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Friday, October 9, 2020

Care of Endotracheal tube patients


1. Description

  • The endotracheal tube is used to maintain a patient airway. 
  • Endotracheal tubes are indicated when the client needs mechanical ventilation. 
  • If the client requires an artificial airway for longer than 10 to 14 days, a tracheostomy may be created to avoid mucosal and vocal cord damage that can be caused by the endotracheal tube.
  • The cuff ( located at the distal end of the tube), when inflated, produces a seal between the trachea and the cuff to prevent aspiration and ensure delivery of a set tidal volume when mechanical ventilation is used; an inflated cuff also prevents air from passing to the vocal cords, nose,  or mouth. 
  • The pilot balloon permits air to be inserted into the cuff, prevents air from escaping and is used as a guideline for determining the presence or absence of air in the cuff. 
  • The universal adapter enables attachment of the tube to mechanical ventilation tubing or other type of oxygen delivery systems. 
Types of tubes: Orotracheal and Nasotracheal

Orotracheal tubes

  • Allows use of a larger diameter tube and reduces the work of breathing. 
  • Indicated when the client has a nasal obstruction or a predisposition to epistaxis. 
  • Uncomfortable and can be manipulated by the tongue, causing airway obstruction, an oral airway may be needed to keep the client from biting on the tube. 
Nasotracheal tubes

  • This smaller tube increases resistance and the client's work of breathing 
  • Its use is avoided in clients with bleeding disorders.
  • It is more comfortable for the clients, and the client is unable to manipulate the tube with tongue. 

  • Placement is confirmed by chest x-ray film    (correct placement is 1 to 2 cm above the carina).
  • Assess placement by auscultating both sides of chest while manually ventilating with a resuscitation (Ambu) bag ( if breath sounds and chest wall movement are absent in the left side the tube may be in the right mainstem bronchus ).
  • Perform auscultation over the stomach to rule out oesophagal intubation. 
  • If the tube is in the stomach, louder breath sounds will be heard over the stomach than over the chest, and abdominal distension will be present. 
  • Secure the tube adhesive tape immediately after intubation. 
  • Monitor the position of the tube at the lip or nose.
  • Suction the tube only when needed. 
  • The oral tube needs to be moved to the opposite side of the mouth daily to prevent pressure and necrosis of the lip and mouth area,  prevent nerve damage, and facilitate inspection and cleaning of the mouth; moving the tube to the opposite side of the mouth should be done by two health worker providers.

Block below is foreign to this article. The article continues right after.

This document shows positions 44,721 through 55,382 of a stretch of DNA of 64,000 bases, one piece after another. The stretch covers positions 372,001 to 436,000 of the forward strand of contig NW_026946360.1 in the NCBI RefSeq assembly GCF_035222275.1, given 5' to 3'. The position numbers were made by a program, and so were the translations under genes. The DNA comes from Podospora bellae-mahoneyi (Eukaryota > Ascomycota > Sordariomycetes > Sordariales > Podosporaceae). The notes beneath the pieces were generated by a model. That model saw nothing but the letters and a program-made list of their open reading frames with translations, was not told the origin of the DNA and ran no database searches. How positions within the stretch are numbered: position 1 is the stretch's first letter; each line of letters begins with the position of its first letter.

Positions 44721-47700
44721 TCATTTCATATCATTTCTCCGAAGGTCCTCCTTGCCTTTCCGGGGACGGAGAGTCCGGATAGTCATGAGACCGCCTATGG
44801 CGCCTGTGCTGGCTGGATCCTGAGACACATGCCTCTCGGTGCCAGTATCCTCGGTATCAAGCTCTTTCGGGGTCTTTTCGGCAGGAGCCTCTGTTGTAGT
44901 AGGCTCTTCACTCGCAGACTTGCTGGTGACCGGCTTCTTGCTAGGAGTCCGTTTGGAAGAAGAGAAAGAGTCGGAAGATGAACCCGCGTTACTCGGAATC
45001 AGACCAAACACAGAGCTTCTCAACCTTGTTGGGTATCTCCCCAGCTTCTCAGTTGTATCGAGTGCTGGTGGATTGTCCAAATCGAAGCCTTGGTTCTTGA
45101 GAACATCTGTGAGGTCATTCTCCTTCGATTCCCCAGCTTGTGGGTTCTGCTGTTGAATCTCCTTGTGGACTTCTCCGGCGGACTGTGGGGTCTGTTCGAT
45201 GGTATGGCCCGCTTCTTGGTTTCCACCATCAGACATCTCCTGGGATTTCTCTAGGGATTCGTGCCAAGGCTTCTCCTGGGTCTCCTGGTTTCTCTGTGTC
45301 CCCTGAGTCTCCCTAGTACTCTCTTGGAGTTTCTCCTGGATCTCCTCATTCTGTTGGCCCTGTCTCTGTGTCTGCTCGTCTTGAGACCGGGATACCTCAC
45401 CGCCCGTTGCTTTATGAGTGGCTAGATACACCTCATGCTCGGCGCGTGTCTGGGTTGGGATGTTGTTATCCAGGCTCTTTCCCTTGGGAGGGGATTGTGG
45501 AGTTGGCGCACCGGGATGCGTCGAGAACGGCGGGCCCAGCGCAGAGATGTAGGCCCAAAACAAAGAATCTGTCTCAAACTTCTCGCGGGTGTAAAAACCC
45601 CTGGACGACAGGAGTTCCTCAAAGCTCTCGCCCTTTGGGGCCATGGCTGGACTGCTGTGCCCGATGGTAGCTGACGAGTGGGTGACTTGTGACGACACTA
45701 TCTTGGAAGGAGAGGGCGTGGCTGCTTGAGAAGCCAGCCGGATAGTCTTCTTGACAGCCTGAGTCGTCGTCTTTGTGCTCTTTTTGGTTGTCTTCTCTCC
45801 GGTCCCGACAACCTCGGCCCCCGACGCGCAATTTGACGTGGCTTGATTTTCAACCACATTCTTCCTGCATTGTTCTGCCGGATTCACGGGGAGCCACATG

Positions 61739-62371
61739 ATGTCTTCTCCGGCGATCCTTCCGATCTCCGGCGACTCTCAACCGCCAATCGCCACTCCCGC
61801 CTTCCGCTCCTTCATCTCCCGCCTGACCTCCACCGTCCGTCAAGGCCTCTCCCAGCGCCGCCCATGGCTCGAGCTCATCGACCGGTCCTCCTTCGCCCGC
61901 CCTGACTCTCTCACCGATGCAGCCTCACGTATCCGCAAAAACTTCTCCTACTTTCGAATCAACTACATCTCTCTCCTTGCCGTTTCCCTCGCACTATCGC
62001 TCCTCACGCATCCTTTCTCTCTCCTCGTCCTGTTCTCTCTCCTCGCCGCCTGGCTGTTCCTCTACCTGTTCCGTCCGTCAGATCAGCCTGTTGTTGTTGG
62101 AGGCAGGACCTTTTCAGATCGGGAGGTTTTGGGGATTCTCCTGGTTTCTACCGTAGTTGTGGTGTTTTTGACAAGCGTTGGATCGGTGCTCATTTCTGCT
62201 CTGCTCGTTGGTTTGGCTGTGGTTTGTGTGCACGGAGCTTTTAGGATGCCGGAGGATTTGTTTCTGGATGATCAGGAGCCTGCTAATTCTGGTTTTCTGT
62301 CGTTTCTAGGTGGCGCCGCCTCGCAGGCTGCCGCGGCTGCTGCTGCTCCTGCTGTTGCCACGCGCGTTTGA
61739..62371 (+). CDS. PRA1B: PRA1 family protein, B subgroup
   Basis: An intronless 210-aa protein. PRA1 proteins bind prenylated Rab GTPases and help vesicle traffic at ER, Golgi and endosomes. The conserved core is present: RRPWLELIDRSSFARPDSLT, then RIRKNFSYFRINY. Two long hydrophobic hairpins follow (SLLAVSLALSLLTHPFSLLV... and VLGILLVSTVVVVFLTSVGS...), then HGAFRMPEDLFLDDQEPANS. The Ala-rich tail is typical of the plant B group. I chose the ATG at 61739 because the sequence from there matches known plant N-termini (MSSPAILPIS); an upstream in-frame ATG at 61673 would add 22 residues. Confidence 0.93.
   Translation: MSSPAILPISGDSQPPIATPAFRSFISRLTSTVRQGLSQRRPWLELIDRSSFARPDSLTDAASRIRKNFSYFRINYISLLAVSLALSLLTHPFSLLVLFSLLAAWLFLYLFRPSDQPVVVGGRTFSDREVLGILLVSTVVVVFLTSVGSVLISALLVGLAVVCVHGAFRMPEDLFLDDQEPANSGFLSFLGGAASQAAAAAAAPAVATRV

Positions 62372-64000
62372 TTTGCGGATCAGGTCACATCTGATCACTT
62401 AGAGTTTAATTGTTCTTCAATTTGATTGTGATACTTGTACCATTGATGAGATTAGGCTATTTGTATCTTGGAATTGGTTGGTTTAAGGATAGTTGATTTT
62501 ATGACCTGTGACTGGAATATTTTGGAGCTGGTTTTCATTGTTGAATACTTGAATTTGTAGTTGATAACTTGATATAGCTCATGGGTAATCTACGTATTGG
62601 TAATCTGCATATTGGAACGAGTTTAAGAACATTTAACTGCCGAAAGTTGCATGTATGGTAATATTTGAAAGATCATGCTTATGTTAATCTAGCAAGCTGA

• Prevent dislodgment and pulling or tugging on the tube; suction, coughing, and speaking attempts by the client place extra stress on the tube and can cause dislodgment
  • Keep a resuscitation (AMBU) bag at the bedside at all times.
  • Assess the pilot balloon to ensure that the cuff is inflated; maintain cuff inflation, which creates a seal and allows complete mechanical control of respiration. 
  • Monitor cuff pressure at least 8 hours to ensure that they do not exceed 20 mm Hg; minimal leak and occlusive techniques are used for cuff inflation to check cuff pressure. 
Minimal leak technique 
  • This is used for cuff inflation and checking cuff pressure for cuffs without pressure relief valves. 
  • Inflate the cuff until a seal established; no harsh sound should be heard through a stethoscope placed over trachea when the client breathes in, but a slight air leak on peak inspiration is present and can be heard.
  • The client cannot make verbal sounds, and no air is felt coming out of the client's mouth.
Occlusive technique
  • For cuff inflation and checking cuff pressure for cuffs with pressure relief valves.
  •  Provide an adequate seal in the trachea at the lowest possible cuff pressure. 
  • Uses same procedure as minimal leak technique without an air leak.
  • Hyperoxygenate the client and suction the endotracheal tube and oral cavity.
  • Place the client in a semi Fowler's position. 
  • Deflate the cuff, have the client inhale and, at peak inspiration, remove the tube, suctioning the airway through the tube while pulling it out.
  • After removal, instruct the client to cough and deep-breathe to assist in removing accumulated secretions in the throat.
  • Apply oxygen therapy, as prescribed. 
  • Monitor for respiratory difficulty; contact the physician if respiratory difficulty occurs. 

1 comment:

  1. Very informative...Thank you. I would request nurses notes to please throw light on care of covid patients, Because this is most in need now.


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